MikeTomTom's picture
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Joined: 2009 Dec 7

I've sent a request for a serial to activate the demo of Spotlight at onyxtech.com to see if there's any response.

Captain_Obvious's picture
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Joined: 2013 Aug 25

Whenever I try to download either the QC or Spotlight demos from www.onyxtech.com, all I get is a "200 OK" http response (I had to bring up the "web console" in firefox to even see that response code.). No demo file downloads. The pdf order forms will download but that's it.

Anyone else seeing this happen?

MikeTomTom's picture
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Joined: 2009 Dec 7

No. I DL'd from this page clicking the link labeled "HERE" in the page. Its why I typed above that I'd sent off for the demo's serial (still waiting)

Its an "HQX" formatted file, so if you're using a Mozilla variant browser e.g firefox etc, then you should right-click the link and choose to Save the link as... otherwise it'll likely go fubar (long standing bug in mozilla browser engine, re HQX files).

Captain_Obvious's picture
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Joined: 2013 Aug 25

OK, thanks for pointing that out. I never had any problem like that dl'ing hqx files from this site, so I didn't think twice about needing to use the "save as" command.

MikeTomTom's picture
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Joined: 2009 Dec 7

30 hrs+ since sending request for demo license. No response so far... waiting for the spam to come flooding in Wink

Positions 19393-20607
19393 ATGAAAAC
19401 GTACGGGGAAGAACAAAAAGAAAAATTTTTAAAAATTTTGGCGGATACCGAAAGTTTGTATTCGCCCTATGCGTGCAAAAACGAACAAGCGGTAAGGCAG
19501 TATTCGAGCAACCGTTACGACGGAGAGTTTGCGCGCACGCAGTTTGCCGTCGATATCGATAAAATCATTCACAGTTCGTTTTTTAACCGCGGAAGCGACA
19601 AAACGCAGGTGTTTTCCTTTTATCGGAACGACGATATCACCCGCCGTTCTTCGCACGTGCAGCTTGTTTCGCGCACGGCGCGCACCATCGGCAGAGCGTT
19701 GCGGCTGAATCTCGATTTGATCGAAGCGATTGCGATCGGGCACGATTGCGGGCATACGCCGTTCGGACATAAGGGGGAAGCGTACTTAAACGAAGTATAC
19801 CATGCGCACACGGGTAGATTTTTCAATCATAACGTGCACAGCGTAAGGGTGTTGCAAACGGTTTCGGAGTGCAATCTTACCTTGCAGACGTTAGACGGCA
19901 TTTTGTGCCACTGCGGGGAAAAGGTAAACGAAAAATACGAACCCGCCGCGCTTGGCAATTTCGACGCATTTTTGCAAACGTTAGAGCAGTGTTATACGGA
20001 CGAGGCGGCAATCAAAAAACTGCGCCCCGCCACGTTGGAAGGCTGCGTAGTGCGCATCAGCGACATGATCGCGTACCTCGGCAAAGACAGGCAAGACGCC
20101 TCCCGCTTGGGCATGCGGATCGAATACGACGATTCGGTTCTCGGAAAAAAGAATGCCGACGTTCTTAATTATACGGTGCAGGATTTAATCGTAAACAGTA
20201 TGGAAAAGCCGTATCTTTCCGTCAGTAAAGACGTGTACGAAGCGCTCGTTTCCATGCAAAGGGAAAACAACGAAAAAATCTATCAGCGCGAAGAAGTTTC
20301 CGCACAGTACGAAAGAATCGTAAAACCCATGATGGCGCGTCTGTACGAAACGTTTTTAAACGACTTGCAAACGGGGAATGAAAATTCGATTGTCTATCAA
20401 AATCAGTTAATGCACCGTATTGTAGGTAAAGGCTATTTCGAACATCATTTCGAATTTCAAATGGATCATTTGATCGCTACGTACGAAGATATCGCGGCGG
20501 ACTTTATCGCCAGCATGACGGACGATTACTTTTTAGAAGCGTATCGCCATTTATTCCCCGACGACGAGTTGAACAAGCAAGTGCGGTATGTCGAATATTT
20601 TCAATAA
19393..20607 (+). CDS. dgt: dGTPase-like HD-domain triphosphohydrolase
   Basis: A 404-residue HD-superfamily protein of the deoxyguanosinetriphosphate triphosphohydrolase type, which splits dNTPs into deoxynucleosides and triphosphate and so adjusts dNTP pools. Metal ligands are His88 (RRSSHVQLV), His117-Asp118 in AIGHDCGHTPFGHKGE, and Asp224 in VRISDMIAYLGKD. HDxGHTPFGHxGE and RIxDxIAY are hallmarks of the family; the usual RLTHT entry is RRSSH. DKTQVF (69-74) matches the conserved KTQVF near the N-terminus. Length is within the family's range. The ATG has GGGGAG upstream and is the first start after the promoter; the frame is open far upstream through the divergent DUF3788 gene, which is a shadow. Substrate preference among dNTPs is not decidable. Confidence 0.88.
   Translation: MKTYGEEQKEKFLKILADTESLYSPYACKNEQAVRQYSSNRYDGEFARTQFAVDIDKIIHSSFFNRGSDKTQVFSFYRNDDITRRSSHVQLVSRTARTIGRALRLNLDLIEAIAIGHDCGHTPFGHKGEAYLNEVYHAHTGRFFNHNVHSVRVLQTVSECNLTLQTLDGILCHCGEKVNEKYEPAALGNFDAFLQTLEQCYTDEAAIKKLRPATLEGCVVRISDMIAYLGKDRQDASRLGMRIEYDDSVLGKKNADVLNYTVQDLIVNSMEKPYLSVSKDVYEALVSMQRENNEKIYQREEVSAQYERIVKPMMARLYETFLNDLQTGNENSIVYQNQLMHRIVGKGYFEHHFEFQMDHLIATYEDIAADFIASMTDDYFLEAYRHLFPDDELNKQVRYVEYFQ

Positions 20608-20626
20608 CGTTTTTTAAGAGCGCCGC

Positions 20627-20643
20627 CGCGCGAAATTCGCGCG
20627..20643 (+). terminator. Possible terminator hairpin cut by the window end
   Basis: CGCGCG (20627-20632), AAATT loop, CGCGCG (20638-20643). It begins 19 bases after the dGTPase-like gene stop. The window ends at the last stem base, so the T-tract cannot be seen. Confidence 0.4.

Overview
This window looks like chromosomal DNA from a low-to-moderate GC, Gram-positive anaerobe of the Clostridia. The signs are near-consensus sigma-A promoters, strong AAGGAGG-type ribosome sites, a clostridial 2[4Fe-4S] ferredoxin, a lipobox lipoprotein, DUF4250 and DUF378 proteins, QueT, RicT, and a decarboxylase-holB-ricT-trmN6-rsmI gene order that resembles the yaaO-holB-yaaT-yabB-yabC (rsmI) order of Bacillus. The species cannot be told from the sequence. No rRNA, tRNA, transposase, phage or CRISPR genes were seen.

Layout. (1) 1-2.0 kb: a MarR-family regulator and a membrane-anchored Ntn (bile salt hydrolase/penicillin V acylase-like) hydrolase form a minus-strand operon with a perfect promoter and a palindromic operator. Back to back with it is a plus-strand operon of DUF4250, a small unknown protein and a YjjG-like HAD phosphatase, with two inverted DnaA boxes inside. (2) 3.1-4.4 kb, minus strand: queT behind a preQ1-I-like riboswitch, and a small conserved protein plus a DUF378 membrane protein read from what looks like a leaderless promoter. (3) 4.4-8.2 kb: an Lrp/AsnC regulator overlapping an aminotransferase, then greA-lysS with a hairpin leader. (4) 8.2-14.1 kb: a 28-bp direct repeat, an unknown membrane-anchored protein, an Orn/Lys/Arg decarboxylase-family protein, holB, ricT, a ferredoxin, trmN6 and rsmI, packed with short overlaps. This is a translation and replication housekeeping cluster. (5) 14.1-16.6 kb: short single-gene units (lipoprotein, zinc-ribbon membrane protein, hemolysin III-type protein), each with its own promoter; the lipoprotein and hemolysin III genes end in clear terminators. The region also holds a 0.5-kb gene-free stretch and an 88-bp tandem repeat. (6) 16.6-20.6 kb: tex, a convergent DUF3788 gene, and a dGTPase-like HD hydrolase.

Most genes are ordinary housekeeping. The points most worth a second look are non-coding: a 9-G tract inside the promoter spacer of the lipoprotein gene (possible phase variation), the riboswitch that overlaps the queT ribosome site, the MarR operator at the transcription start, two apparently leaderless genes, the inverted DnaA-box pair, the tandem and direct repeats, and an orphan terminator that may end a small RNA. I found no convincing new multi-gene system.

[Update] Well over 72 hours since sending a request off for a license to a demo of this utility software... and no response to date.

I'm now of the opinion that the OP, Captain Obvious is correct, this is abandonware and should be uploaded.

It'll be a rare software, but may be of use to some if the full version (not the demo) is uploaded and archived here.

Gary's picture
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Joined: 2011 Jul 21

I bought a copy of Spotlight when it was first announced as a "Developer Release I" (ie a beta or perhaps Alpha version) in 1998. The readme stated that the "Golden Master" would be released "shortly".

2 years later the Golden Master v1.0 was actually delivered. I wrote to the Developer a few times in between DR1 and GM. It turns out that Onyx was a 2 person company (Brooks Bell and someone else). They bought Spotlight from yet another person and tried to market it as their own. The product displayed enormous promise but was so buggy it was unusable. I tried it on even the simplest piece of bad code (reference a nil pointer) and it would crash the computer.

In a message, Brooks finally admitted that Spotlight was the greatest mistake he ever made.

Gary

Captain_Obvious's picture
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Joined: 2013 Aug 25